Sunday, August 16, 2009

On the Margins of Civilization: Introduction to the Goat Path

I wrote this as the introduction to my column in the Gila Sustainable Community Forum, but decided to wait awhile before I posted it. Evidently I waited too long, because now I'm canceling my column due to lack of feedback. (There seems to be a pattern at work here, wouldn't you say?) At any rate, it's a good piece of writing, so I'm posting it here:

I have a confession to make: I’m no longer an “American” in any commonly-accepted meaning of the word. Though I was raised in the traditional American way, with Mickey Mouse, Elvis, flav-r-straws, pop-tarts, church on Sunday and insufferably boring school that taught me how to daydream if nothing else, as soon as I was able I took a different path that shaped me in a different way from anything that could be called “American.” I followed what I call the Goat Path, and I’m still following it. I know that there are others like me who chose their own version of the Goat Path instead of the Freeway Path. With the Freeway Path, it’s all mapped out: good education, good job, good benefits, paid-in-advance burial plan... wow, that was pretty slick, wasn’t it? How quickly life went by when you’re at the end looking back! With the Goat Path, on the other hand, you don’t really know if there’s a path at all. Maybe this is all just a waste of time? Maybe I’ve been lost all along? Is that a trail over there, or just a bunch of rocks? You’ve got to read the signs and trust the intuition, and even then you might be wrong. There are no guarantees. In the words of the bumpersticker on the back of my van: “I chose the path less traveled. Now, where the hell am I?”

One of my favorite pieces of writing back in the 60s was “Four Changes,” written by the poet Gary Snyder (with a little help from his friends) in 1969. Google it and read the whole thing; it’s great. Here’s one of my favorite parts: “We have it within our deepest powers not only to change ourselves but to change our culture. If we are to survive on Earth we must transform the five-millennia-long urbanizing civilization tradition into a new ecologically-sensitive, harmony-oriented, wild-minded scientific/spiritual culture... Master the archaic and the primitive as models of basic nature-related cultures -- as well as the most imaginative extensions of science -- and build a community where these two vectors cross.”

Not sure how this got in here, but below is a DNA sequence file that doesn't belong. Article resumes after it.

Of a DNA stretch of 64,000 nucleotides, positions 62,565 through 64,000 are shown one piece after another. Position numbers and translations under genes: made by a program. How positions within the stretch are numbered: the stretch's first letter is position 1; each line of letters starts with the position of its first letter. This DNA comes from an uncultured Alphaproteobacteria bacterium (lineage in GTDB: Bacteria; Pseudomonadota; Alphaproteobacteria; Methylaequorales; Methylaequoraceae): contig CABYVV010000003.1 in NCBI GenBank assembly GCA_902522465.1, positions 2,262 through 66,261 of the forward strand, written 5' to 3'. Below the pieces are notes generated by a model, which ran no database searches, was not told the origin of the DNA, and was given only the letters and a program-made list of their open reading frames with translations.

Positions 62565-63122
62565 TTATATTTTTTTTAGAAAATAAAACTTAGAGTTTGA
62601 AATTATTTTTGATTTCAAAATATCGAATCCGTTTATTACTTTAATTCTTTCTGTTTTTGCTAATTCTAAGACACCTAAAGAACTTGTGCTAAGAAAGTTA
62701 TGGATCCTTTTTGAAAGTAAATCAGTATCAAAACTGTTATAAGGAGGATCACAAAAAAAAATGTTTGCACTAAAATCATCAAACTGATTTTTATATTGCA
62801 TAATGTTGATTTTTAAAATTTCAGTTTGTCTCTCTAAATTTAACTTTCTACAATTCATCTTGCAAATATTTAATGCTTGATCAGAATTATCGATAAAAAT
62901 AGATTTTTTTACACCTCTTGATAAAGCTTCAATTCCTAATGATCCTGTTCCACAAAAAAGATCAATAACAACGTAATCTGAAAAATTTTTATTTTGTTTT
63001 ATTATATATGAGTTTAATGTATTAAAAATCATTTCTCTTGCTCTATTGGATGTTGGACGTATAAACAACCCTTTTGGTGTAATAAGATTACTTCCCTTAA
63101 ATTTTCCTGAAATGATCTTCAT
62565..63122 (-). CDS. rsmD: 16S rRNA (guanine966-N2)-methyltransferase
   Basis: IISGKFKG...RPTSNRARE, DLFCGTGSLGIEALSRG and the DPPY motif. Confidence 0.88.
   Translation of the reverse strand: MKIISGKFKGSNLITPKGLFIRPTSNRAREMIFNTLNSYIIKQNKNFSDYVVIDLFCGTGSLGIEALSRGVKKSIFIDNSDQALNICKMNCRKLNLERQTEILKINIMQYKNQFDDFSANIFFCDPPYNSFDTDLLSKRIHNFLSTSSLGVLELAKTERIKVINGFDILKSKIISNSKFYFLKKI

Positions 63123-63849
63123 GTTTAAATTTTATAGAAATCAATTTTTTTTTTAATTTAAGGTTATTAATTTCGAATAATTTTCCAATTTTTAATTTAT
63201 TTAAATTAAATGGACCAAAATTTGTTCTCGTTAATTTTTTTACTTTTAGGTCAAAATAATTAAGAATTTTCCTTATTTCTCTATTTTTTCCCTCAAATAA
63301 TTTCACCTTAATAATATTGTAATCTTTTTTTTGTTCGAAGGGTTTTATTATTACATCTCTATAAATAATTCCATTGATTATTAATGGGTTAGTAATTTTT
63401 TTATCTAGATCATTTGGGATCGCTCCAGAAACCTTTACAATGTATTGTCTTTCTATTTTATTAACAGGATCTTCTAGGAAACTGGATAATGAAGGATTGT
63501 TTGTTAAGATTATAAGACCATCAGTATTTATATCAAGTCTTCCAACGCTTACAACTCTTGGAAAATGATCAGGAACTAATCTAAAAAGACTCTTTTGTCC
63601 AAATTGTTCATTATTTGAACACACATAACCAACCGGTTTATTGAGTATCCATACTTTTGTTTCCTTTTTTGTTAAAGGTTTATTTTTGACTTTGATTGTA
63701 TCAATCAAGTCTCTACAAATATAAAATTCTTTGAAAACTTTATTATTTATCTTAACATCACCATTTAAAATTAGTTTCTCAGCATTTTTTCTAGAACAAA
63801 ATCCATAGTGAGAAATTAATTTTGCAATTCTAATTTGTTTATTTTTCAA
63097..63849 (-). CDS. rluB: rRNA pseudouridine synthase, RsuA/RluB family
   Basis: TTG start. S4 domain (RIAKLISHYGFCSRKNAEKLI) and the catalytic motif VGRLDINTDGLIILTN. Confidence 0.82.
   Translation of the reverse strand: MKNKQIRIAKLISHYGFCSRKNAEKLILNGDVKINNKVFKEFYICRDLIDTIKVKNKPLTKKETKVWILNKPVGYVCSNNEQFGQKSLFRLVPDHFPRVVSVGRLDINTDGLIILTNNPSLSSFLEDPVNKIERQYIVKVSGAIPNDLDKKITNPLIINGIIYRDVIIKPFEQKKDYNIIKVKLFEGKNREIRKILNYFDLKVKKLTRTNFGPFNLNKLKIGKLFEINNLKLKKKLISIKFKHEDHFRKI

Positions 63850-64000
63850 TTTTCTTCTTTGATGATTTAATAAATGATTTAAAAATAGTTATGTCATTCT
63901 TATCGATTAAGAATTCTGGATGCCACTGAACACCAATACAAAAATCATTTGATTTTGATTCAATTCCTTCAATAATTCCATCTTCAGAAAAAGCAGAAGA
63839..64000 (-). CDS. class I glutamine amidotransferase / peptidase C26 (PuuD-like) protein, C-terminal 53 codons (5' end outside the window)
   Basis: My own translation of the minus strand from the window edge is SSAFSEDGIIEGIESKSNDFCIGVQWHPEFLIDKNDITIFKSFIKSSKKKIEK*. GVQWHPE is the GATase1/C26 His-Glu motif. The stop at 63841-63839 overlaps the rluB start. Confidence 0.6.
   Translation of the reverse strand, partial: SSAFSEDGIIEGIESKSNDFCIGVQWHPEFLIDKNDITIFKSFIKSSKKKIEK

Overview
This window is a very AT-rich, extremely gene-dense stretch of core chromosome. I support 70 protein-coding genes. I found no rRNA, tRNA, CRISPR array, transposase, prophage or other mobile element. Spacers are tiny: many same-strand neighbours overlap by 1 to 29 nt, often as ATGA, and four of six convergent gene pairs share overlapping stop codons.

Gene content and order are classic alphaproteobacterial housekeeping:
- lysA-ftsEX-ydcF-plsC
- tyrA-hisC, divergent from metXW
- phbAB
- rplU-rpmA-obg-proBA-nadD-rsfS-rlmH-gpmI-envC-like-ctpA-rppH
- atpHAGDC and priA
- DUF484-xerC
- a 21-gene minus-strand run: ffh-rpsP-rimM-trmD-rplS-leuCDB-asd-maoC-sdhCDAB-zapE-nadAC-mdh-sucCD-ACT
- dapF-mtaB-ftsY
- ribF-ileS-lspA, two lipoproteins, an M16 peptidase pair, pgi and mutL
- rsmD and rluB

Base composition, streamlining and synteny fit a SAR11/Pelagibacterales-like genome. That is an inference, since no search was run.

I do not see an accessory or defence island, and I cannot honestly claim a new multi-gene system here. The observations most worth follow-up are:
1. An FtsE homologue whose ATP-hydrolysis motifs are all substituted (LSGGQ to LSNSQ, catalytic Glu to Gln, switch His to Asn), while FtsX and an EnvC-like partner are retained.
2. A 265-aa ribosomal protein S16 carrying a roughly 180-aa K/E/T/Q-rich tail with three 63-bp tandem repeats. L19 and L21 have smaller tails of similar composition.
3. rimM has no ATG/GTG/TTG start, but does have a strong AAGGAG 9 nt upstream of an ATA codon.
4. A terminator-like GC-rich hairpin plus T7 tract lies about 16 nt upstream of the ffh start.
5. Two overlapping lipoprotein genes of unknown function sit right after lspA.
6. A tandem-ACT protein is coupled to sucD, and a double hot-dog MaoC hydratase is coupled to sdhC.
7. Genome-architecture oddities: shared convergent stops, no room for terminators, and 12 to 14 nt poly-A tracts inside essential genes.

As a scientist with a mystical streak, I found that concept exciting. How very different from the conventional middle-class reality I had been exposed to until then! Imagine, an ecologically-sensitive, harmony-oriented, wild-minded scientific/spiritual culture! This sounded like something I could really pour my life into! So I did, and found myself doing literally megatons of heavy lifting, and enduring years of solitude, and a touch or two of madness, or was that the wind of God? Life on the margins of civilization isn’t for the faint of heart.

As Joseph Campbell said in his epochal book, Creative Mythology: “We today, willy-nilly, must enter the [pathless] forest... and, like it or not, the pathless way is the only way now before us... Precisely between their God and Devil, heaven and hell, white and black, the man of heart walks through. Out beyond those walls, in the uncharted forest night, where the terrible wind of God blows directly on the questing undefended soul, tangled ways may lead to madness. They may also lead, however... to ‘all those things that go to make heaven and earth.’”

Whoa, what did I sign up for, anyway? Wait, let me think about this! But it was already too late.

Somehow I learned to scrabble together a living while remaining as free as I was capable of. Sometimes I felt like the only one living this way, but that wasn’t really true.

This all might sound unbearably airy-fairy to some, but what I’m actually talking about is nothing more or less than reality, which is ultimately incomprehensible and is all right here, right now, with nothing hidden from those who have the eyes to see. As the Zen master Hakuin (1685-1768) said,

This very earth is the Lotus Land of Purity,
And this body is the body of the Buddha.

To me, this seemed in stark contrast to the traditional (and trivial) Western worldview of dominance and exploitation that is even today destroying what’s left of our planet.

I’ve been stumbling my way along the Goat Path for 40 years now, and from time to time I’ve written down whatever the Muse has info-dumped through my brain. These stories and essays aren’t so much descriptions of the Goat Path, as manifestations of it. I hope you will find them enjoyable, and confirming of your own Goat Path experiences.